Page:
For screentime, which is another common issue...these are where those natural consequences can really play in. First and foremost, we bring things to their awareness. We talk on the podcast about our experience with screentime and how we shared our observations with our children first and foremost, and asked them to weigh in on it. Second, we established parameters - why do we need or want screens? What do they add to our life? How can we establish some clear boundaries so it doesn't take over? 

And, when it does take over, what is a natural consequence? Well, unless your children are paying for their own internet, their own room and board, etc., you, as the parent, still get the final say. When something is abused, it's taken away. For example, a natural consequence for a child who acts out from a TV show is to stop watching that show. A natural consequence for playing video games past an agreed upon time would be not getting to play the video game for the amount of time they went over, or eliminating the game all together. 

Bathtub Boundaries with an Ocean of Love

Sometimes as parents, we yearn to give our children the freedom to explore and test their limits. We allow them so much freedom that sometimes it can be a bit too much. It may be your child is acting out due to too much freedom, not because they are restricted. 

I use the example of a bathtub and an ocean. Throw a toddler in a bathtub, and it's loads of fun - they can play freely and enjoy splashing around. Yet, throw a toddler in the middle of the ocean and it's a terrifying - there are no limits! The water goes on in every direction, and that child doesn't feel the safety of knowing where they are - without knowing how to swim, they will keep sinking until they finally hit a boundary of some sort.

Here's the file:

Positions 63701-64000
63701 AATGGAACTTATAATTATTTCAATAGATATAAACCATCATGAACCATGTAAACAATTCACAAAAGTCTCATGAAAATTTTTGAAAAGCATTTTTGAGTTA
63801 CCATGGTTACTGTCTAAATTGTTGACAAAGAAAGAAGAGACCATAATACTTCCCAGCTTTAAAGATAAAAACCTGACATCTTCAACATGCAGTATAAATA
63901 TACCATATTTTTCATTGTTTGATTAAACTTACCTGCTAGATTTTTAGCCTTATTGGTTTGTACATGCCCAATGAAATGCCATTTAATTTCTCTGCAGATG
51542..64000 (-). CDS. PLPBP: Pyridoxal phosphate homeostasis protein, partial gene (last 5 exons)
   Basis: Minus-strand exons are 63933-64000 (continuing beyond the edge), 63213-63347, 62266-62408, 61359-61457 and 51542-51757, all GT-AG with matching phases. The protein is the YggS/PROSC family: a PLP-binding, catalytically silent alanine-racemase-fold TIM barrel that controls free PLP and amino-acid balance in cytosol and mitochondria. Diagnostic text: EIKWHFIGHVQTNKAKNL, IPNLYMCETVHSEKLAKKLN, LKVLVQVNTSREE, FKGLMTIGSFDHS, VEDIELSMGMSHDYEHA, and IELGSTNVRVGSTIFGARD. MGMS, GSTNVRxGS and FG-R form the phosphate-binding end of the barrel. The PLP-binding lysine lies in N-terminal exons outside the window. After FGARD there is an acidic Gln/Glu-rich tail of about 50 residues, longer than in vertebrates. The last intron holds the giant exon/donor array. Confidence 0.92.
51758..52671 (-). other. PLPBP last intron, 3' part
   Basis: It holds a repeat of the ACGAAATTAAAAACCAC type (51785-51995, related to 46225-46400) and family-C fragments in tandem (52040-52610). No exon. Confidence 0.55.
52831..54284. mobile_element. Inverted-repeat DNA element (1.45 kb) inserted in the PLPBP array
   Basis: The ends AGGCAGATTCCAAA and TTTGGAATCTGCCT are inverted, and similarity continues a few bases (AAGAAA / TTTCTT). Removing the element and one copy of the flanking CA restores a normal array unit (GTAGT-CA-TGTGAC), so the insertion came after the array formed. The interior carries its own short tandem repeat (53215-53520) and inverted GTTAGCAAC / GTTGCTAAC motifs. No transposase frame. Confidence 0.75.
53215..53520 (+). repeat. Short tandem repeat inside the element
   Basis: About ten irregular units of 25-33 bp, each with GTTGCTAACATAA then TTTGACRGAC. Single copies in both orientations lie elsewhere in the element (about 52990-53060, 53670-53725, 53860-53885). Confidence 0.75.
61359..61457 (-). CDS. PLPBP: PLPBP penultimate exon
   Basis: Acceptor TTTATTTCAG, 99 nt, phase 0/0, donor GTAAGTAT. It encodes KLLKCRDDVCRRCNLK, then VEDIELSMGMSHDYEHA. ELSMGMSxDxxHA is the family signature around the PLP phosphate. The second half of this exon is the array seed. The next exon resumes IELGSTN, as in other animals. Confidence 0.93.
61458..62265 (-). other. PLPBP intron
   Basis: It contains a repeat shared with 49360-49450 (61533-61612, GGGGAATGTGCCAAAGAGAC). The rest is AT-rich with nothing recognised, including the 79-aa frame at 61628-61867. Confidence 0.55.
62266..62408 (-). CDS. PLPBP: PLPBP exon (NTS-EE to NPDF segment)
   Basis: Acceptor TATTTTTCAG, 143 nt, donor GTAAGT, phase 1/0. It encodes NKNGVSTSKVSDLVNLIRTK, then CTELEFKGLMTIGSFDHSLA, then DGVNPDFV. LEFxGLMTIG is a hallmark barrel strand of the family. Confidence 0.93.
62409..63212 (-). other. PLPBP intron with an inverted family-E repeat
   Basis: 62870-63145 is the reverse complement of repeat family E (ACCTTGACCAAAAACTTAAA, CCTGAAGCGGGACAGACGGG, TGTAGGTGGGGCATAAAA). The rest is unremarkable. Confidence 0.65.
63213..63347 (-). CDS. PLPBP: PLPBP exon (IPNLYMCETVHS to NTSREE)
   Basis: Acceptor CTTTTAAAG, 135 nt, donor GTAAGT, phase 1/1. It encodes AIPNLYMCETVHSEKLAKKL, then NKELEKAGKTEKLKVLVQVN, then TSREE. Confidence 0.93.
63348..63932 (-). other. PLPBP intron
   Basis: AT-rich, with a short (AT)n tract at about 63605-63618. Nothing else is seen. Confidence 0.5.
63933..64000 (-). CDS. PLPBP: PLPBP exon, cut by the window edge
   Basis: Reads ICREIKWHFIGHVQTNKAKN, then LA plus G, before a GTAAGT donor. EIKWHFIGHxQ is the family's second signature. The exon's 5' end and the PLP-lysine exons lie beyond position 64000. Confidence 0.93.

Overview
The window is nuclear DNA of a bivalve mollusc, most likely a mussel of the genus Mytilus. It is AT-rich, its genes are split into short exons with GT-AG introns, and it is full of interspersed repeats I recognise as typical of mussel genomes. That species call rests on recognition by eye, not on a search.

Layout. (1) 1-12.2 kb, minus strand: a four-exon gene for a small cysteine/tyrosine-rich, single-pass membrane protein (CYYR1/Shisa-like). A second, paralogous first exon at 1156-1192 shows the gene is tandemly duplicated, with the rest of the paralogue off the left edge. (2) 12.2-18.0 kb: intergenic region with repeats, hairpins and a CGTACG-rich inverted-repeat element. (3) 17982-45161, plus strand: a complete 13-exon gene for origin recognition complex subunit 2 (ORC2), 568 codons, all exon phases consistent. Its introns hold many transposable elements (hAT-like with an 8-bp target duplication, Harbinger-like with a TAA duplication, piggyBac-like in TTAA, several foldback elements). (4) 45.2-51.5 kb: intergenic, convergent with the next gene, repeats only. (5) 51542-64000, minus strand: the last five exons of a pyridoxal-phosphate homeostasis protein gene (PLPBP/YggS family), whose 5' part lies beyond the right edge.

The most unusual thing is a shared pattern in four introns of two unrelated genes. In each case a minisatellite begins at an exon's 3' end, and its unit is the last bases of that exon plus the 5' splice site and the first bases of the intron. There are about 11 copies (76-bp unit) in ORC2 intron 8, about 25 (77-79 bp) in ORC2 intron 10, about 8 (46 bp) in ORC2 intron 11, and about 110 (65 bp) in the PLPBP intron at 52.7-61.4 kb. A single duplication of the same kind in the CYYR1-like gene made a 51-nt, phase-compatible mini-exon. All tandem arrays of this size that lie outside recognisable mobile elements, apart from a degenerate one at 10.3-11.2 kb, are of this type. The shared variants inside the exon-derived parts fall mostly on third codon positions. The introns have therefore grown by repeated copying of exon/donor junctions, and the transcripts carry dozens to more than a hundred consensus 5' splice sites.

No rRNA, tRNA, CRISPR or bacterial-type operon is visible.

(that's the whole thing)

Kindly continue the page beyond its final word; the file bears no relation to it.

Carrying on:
What is Necessary?

Yes, an easy solution to get back into a reset is to cut out the screens. Screens aren't always the bad guy, but when they take priority over the relationships in the home, this is hands down the easiest to eliminate, and here is why. 

Think about what is necessary in your life. When a relationship is abused and/or not respected, look at what interferences are causing the biggest conflict. Youtube, video games, music and TV are not necessary for survival. They are intended to add to, not take away from, your life.

So when they cause division, you can eliminate the person who divides you, or the thing that they are running toward. Keep your kiddo. Think long and hard about whether screens are adding to your child's life right now, or if they have become an element of control he can have over you.

If screens, music, friends, etc are influencing your child toward something negative, what are you going to do about it? Let it happen? Bring awareness to it so they recognize it? 

Again, unless your children are paying for their own electronics and internet access, you have every right to take it away. Freedom to explore is one thing. Freedom to exhibit poor choices made by their influences right now may be slight when they are young and just want to cuss and act like a punk, but the older they get, the more adult their consequences will be. Violence and aggression may start as a simple video game. But when testing boundaries means then trying out that cool kick move on a real person, the lines can get muddied and whatever expression is allowed will continue to take root. 

Taking Ownership

What can you truly take ownership of? What can your children set their own parmeters on? Think about how you learn to set your own boundaries and get things done, and how you hold yourself accountable without a parent around - your child may be young at the moment, but they are looking at you to build the skills to self-regulate.

When we give our children power in some things, it helps them step up and take ownership and responsibility for it. If you can shift so they can see the "why" behind what you're asking, and, better yet, you can get them motivated to see/understand/want that bigger why, then you'll have a kid that doesn't fight you on everything.

But What If They Don't Like me?